Industry News: Caffeine Effects on Sporting Performance – Part 1: Metabolism Studies

03 Jul 2014


With the World Cup in Brazil capturing the eyes of the world and the start of the Tour de France this week (unusually, this year’s famous French cycle race begins in Yorkshire, England), SelectScience is looking at the slightly controversial performance-enhancing effects of caffeine.

Sportomics experiment
Despite considerable research in this area, the role of caffeine as a performance-enhancing drug is still controversial. There is general agreement from research that caffeine does not appear to benefit short-term, high intensity exercise (e.g. sprinting) but that caffeine can enhance performance in endurance sports. We were keen to determine how caffeine affects footballers playing in Brazil through our Sportomics analysis experiment (see Professor Cameron of the Federal University of the State of Rio de Janeiro discuss caffeine and player performance), and have compared this to recent research on stage based endurance events such as the Tour de France.

Dr Kevin Currell, RNutr (Sports & Exercise) from the English Institute of Sport commented to SelectScience: “The research would suggest there is a positive effect on performance using caffeine, across a variety of events. However, this needs to be balanced by such things as sleep quality if caffeine is taken too late in the day. Dosing is also important, as too much can be a bad thing.”

Caffeine metabolism
Despite a great deal of research, it is still unclear how caffeine is metabolized in the body. Glycogen is the principal fuel for muscles and exhaustion occurs when it is depleted. A secondary fuel, which is much more abundant, is fat. As long as there is still glycogen available, working muscles can utilize fat. Caffeine mobilizes fat stores and encourages working muscles to use fat as a fuel. This delays the depletion of muscle glycogen and allows for a prolongation of exercise. The critical time period in glycogen sparing appears to occur during the first 15 minutes of exercise, where caffeine has been shown to decrease glycogen utilization by as much as 50%. Glycogen saved at the beginning is thus available during the later stages of exercise.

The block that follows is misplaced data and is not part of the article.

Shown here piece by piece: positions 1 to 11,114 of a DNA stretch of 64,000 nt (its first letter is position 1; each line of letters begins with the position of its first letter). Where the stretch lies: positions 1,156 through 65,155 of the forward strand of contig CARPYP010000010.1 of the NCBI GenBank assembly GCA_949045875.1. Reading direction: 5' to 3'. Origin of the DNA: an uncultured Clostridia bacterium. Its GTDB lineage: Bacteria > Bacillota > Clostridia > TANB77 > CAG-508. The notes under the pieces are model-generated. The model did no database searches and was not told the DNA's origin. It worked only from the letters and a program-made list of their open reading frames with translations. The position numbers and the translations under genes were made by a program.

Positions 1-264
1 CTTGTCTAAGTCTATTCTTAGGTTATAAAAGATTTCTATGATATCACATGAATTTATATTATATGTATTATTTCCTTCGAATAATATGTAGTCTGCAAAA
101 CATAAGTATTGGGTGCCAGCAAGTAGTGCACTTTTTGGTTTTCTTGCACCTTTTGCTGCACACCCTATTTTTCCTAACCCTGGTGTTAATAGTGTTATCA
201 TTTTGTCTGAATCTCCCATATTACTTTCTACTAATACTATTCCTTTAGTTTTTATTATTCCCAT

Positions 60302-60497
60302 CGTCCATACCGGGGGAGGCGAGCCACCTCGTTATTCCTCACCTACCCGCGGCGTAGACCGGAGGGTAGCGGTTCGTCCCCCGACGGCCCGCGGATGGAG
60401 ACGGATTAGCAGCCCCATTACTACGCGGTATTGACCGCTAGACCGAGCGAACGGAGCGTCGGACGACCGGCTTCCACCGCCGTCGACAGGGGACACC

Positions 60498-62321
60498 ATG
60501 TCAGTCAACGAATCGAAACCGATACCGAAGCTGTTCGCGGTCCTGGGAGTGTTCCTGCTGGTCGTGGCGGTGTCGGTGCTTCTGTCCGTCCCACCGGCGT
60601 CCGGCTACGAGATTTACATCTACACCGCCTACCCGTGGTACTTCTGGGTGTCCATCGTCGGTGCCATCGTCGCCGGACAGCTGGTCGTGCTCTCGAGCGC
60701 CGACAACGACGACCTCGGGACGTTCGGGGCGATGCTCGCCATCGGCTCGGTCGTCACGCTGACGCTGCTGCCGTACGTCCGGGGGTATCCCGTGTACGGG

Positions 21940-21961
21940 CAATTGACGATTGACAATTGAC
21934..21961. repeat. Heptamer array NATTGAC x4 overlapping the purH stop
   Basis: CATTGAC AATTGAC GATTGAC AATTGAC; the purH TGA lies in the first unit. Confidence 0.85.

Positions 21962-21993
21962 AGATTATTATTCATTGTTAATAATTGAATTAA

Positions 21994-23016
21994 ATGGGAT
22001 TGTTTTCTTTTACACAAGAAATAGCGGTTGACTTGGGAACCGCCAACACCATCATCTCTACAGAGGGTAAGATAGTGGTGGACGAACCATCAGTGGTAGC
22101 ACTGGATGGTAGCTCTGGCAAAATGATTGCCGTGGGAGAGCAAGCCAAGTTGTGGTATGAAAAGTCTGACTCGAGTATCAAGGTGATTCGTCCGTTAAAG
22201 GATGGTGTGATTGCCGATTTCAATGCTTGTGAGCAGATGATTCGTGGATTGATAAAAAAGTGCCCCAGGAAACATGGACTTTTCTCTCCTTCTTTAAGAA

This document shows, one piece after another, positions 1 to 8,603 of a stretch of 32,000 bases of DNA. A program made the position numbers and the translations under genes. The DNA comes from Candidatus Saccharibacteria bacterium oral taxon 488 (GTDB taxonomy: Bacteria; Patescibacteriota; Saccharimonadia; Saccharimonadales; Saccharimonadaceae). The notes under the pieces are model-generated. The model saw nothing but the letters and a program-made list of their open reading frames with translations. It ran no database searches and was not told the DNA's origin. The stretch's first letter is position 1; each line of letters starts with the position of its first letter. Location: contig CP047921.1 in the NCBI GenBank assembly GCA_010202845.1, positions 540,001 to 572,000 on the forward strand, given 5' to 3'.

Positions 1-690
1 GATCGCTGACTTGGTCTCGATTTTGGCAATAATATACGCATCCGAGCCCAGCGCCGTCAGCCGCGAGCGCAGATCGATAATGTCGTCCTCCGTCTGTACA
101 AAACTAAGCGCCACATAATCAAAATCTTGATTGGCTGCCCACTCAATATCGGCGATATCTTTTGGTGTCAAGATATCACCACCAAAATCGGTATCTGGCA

One possible mechanism of action for the effect of caffeine and delaying the onset of fatigue is the competition of caffeine with adenosine for receptor binding. Adenosine is a biochemical molecule that has inhibitory effects on the central nervous system. As adenosine binds to receptors, prevalence of fatigue increases, and arousal decreases. Caffeine binding to these receptors prevents adenosine binding, thus increasing arousal and decreasing fatigue. Caffeine also increases calcium permeability in sarcoplasmic reticulum and increases the sensitivity of the myofibrillar proteins to calcium by inhibiting the accumulation of cyclic AMP. These effects of caffeine enhance exercise and athletic performance, by enabling the athlete to exercise longer until exhaustion occurs.
 
In part 2, we look at the variable results from caffeine studies, the benefits, side effects and technologies (including mass spectrometry and capillary electrophoresis) used in the analysis of caffeine in sports drinks and athlete performance.

Image Credit: My Organic Chemistry